AT&T’s impact on the residential security market

Dealers say telco’s entry could benefit entire industry

Telecommunications giant AT&T earlier this week formally announced that it is entering the home security and automation market with its "Digital Life" services. In addition to offering traditional alarm system features -window and door sensors, smoke detection, and motion and glass break sensors - the Digital Life portfolio also includes the integration of modern home automation technology including thermostats, moisture detection and appliance power controls.

According to Kevin Petersen, senior vice president of Digital Life for AT&T mobility, the company has been looking at getting into home security for a while and believes that the industry is ripe with opportunity given the evolution of wireless technology and the ability to control systems remotely with mobile devices.  

"We felt that advancements in technology had progressed enough in terms of stability, reliability and cost-effectiveness. If you look at the adoption of smartphones and tablets and consumers’ attitudes and willingness to use these in their everyday lives, we felt the timing was right," explained Petersen.

Petersen said that AT&T also conducted research and found that many companies in the industry were relying upon old technology and that consumers were unsatisfied with the current set of features and functionality available in the marketplace.

"People wanted to be able to use their system to do more than what they’re able to today. They also wanted choice, value and transparency and a solutions orientation that, at least from our research, they weren’t finding," he said. "And then lastly, our brand played well. It really played well with consumers in terms of them seeing us as a likely choice for this type of service. In terms of a natural fit, we just felt like it was a real extension to what we do."

AT&T has built two all-digital monitoring centers in Atlanta and Dallas where the company plans to begin trials of the service this summer. Petersen said that the company will have "dedicated partners" that are licensed install the systems and their associated components to ensure that they are installed right the first time.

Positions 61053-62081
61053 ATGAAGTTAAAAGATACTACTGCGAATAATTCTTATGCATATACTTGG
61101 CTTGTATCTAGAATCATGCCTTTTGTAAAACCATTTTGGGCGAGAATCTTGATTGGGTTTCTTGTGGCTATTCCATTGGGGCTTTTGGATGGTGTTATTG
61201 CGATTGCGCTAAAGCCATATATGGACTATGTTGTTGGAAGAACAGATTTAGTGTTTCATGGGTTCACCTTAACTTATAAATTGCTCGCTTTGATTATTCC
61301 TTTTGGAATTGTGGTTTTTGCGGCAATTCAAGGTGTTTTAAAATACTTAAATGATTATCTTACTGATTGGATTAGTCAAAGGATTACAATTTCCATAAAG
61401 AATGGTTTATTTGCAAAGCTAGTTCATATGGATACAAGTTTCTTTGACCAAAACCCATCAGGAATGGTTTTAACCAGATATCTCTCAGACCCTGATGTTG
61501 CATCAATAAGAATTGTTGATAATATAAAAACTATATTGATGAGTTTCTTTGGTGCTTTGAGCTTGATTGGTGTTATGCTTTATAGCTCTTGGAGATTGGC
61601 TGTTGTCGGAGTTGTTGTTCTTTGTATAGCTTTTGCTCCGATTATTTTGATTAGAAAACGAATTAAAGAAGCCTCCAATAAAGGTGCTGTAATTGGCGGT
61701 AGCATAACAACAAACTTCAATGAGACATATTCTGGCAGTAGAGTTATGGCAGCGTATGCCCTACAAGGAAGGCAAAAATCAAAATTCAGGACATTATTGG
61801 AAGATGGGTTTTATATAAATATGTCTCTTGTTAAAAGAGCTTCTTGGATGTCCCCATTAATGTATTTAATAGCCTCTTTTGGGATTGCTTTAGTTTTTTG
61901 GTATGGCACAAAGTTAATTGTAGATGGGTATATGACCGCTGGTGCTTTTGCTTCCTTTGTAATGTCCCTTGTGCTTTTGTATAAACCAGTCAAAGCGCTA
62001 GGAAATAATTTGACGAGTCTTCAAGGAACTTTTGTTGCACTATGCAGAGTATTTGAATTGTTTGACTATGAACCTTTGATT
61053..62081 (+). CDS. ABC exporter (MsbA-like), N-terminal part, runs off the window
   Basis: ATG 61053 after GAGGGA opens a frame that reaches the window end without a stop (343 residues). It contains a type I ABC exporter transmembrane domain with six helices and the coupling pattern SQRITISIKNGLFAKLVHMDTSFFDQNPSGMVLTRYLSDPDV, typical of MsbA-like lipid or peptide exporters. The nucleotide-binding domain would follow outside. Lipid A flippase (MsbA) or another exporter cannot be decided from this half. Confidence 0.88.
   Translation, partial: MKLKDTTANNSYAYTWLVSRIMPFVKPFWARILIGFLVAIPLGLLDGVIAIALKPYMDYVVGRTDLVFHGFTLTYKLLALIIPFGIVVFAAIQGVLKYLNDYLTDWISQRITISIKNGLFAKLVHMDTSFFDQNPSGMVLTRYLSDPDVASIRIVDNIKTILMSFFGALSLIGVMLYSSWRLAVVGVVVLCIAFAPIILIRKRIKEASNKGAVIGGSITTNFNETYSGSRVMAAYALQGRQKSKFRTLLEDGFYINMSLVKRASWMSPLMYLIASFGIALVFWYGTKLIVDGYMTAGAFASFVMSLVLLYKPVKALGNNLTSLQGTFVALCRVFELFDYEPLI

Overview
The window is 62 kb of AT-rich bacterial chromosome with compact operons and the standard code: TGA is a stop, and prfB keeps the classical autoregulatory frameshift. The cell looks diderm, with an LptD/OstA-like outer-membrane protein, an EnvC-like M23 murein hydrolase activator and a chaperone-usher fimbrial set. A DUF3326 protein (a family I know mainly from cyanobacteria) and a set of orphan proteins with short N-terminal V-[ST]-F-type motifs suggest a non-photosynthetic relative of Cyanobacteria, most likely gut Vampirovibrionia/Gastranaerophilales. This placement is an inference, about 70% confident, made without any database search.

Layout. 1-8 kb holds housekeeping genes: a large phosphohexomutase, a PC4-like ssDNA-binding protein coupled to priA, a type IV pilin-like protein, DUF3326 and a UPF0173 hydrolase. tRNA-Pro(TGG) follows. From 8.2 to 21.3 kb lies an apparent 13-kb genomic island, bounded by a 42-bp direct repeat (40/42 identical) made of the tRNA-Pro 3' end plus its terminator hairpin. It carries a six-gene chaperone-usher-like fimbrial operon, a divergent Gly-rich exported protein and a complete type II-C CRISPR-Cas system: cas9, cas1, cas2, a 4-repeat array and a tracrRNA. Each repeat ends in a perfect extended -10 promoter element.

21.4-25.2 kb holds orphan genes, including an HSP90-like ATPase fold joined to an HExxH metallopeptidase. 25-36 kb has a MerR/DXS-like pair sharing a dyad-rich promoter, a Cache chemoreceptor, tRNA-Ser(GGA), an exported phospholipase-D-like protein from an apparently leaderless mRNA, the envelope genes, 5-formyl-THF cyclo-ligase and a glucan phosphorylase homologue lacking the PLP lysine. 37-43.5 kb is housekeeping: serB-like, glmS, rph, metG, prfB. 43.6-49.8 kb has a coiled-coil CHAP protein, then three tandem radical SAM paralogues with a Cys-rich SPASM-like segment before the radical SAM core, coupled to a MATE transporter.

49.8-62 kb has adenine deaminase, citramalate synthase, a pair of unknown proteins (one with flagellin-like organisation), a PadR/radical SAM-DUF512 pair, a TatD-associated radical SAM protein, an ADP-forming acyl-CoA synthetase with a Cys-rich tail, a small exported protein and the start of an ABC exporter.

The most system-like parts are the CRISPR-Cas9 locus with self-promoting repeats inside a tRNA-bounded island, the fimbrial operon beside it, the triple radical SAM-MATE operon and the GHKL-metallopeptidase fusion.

Additionally, Petersen said that AT&T would be using a "first-of-its-kind" integrated controller in homes containing a 3G module that can communicate with their monitoring center wirelessly, as well as through a wired broadband connection. The controller will also operate on Wi-Fi and control home devices that utilize the Z-Wave communications protocol.

"We think it’s going to be a game changer," he said. "We think it really does give value choice and peace of mind and control to the consumer, which we think will not only allow us to compete effectively for customers that buy the product today, but will hopefully will help us expand the market."

While the alarm industry successfully lobbied against the entry of telecommunications companies into the market in the 1980s, Bob McVeigh, chairman of the Electronic Security Association’s industry affairs committee and vice president of Norwalk, Conn.-based Security Solutions Inc., said that the industry is much different today than it was then.

"This is not something new to AT&T. They have tried (home security) one or two times before… but I think they’re of the ilk if first you don’t succeed, try, try again and I believe the climate now is considerably different from what they’ve tried in the past," McVeigh said. "They’ve got a real shot at making this one successful for them and their business and I believe they’re going to be successful in this effort."

According to Jeff Kessler, long-time security industry analyst and managing director of Imperial Capital, LLC, many of the telcos initially attempted to make a foray into just the home security market about 10 years ago, but they didn’t generate a lot of earnings and most of them eventually sold off their security assets. Over the last two to three years, however, Kessler said that much has changed in the market, including a willingness by consumers to start adding things besides security to their home security systems including cellular backups, personal emergency response system (PERS) capabilities and video surveillance.

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